As we grow older, some of us worry about wrinkles and how they can affect our appearance. But something very interesting has come up and that is that the amount of wrinkles
we develop may be able to predict how likely we are to suffer from bone fractures.
The reason for this conclusion is because the level of proteins in the skin and bones are linked. Therefore it stands to reason that if a woman's face and neck are severely wrinkled, she can face a higher risk of bone breakage due to bone density loss.
The research was carried out by Yale University
where researchers studied 114 early post-menopausal women, whose last menstrual period was within the past three years. This was part of an ongoing clinical trial held at numerous sites in the United States.
The study took place as follows
- Measurements were take of the women's skin at eleven locations on the face and neck. These measurements were carried out both visually and by using a device known as a durometer to assess the rigidity of the skin both on the forehead and the cheek.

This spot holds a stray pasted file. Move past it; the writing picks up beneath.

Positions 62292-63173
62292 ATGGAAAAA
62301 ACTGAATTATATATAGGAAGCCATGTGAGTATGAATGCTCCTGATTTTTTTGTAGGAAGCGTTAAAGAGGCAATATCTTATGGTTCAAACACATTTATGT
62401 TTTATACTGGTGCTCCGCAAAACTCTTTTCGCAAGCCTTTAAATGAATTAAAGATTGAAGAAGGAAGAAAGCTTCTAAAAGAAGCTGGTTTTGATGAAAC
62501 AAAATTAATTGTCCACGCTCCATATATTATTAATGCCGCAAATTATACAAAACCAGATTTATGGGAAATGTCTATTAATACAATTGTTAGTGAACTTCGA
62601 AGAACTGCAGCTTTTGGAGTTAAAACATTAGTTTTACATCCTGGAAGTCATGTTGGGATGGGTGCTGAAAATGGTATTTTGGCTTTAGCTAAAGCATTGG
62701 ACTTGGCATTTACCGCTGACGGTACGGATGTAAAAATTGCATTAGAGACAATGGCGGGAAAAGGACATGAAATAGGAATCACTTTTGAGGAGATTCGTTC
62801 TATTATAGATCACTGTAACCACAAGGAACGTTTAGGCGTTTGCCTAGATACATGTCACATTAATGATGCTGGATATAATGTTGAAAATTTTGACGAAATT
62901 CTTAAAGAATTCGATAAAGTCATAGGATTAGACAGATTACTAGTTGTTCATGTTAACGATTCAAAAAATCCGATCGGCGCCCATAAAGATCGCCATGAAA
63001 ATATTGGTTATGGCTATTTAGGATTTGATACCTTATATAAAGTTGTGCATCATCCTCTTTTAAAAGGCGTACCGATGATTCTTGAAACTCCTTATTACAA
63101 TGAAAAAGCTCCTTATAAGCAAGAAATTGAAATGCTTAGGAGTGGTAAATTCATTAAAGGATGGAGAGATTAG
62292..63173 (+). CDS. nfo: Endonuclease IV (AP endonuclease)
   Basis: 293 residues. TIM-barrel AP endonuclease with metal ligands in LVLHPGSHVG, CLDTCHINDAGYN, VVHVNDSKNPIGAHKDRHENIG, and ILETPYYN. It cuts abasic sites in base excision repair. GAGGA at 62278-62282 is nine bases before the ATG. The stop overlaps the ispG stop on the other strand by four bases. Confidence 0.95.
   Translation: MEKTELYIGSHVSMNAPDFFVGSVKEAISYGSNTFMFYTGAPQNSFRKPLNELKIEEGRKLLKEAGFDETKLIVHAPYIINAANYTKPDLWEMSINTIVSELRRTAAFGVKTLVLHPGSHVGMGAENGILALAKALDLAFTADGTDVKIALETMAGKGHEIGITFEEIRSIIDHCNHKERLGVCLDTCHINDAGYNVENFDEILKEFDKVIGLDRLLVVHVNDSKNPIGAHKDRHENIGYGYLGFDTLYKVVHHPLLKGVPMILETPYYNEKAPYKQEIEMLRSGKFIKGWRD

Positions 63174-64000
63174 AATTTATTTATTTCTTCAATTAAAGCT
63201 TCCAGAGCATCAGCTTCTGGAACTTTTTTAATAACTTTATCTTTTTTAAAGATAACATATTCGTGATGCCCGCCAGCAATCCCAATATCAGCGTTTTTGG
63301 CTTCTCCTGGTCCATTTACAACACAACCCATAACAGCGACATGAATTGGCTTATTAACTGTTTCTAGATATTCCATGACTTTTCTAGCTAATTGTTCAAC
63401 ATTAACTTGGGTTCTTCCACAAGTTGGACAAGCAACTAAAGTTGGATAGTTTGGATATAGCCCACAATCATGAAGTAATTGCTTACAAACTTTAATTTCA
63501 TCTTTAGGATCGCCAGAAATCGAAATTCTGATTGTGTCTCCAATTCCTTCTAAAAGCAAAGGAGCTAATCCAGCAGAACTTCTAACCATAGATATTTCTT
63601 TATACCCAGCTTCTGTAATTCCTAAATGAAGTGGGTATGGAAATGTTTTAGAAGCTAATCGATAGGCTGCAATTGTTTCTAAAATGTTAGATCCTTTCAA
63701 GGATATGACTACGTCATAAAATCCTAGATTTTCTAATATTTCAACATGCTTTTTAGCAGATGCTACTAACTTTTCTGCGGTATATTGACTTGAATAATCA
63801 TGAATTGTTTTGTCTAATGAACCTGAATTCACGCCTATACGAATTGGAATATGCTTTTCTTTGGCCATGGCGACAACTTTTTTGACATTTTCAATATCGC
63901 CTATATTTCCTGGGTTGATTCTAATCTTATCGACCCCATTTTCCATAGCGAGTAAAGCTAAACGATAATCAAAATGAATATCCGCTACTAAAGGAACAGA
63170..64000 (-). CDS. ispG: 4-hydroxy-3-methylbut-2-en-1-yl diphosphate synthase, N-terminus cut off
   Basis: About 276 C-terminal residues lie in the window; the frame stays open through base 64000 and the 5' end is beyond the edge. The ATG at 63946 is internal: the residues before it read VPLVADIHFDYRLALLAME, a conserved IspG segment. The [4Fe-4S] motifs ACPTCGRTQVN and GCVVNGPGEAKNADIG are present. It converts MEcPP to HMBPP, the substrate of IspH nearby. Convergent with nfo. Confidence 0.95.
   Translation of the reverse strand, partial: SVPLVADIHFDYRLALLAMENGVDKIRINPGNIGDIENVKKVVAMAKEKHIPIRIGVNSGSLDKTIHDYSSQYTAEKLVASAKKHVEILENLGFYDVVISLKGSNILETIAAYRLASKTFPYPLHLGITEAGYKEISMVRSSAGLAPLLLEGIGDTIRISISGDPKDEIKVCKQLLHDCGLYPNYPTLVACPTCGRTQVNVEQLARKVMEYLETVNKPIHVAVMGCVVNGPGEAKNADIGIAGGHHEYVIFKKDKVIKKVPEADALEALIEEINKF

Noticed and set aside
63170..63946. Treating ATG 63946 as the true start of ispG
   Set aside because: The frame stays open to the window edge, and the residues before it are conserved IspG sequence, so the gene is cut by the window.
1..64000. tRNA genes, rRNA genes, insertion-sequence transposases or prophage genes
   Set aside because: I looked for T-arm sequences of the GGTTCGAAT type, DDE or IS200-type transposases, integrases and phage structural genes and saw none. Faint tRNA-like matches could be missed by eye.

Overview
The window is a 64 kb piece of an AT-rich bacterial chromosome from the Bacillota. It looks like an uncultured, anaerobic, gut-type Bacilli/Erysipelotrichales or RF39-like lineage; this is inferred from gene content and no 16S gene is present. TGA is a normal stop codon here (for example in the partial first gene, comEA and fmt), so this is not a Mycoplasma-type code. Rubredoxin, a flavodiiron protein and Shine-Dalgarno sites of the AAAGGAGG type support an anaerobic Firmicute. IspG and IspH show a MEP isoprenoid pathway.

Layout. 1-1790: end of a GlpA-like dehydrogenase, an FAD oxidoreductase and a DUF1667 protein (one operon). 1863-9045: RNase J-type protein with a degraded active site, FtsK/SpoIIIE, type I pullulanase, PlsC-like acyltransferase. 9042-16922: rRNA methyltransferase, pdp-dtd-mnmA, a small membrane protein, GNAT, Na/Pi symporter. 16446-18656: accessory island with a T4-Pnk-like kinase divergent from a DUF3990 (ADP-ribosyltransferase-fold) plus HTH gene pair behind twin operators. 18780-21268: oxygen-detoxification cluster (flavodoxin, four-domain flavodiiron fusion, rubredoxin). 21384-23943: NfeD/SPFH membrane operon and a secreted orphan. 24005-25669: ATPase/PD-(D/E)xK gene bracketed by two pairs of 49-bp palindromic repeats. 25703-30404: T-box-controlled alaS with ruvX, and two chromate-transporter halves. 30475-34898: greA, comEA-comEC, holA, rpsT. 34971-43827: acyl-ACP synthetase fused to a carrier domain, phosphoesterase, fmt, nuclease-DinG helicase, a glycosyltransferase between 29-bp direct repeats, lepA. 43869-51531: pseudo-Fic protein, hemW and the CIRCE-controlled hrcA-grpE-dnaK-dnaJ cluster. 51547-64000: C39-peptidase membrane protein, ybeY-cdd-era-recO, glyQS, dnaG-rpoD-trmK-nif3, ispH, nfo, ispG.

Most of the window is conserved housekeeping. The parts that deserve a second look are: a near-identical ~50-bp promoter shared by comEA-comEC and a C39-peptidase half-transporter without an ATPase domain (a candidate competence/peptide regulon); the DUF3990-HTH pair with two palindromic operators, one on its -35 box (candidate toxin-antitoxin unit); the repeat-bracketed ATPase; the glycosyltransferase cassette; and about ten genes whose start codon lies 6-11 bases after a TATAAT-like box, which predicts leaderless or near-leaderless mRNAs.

- Bone mass and density were measured with a portable ultrasound and X-ray.
Lubna Pal, Associate Professor in the Department of Obstetrics, Gynecology and Reproductive Science at Yale School of Medicine
"We found that deepening and worsening skin wrinkles are related to lower bone density among the study participants. The worse the wrinkles, the less the bone density, and this relationship was independent of age or of factors known to influence bone mass."
The study concluded that more resilient skin was linked to better bone density
Lubna Pal went on to say: "Our findings, that the appearance and physical properties of the skin can reflect the quality of the skeleton, are noteworthy because this may allow clinicians to identify fracture risk in post-menopausal women 'at a glance' without depending on costly tests."
I am sure everyone knows that wrinkles are the thin, creased and sagging skin that are especially noticeable on the face, neck, and hands and that unfortunately, wrinkles are an inevitable part of the way we age.
When our skin gets thinner, drier and less elastic, it is not so capable of protecting itself from damage.
Our skin is made up of 3 layers – the epidermis, the dermis and subcutaneous tissue. It is the epidermis and outer layer that functions as a barrier to the external environment but as a person ages, the epidermal cells become thinner and less sticky making the skin look noticeably thinner.
The skin is less able to repair itself quickly and dryness increases.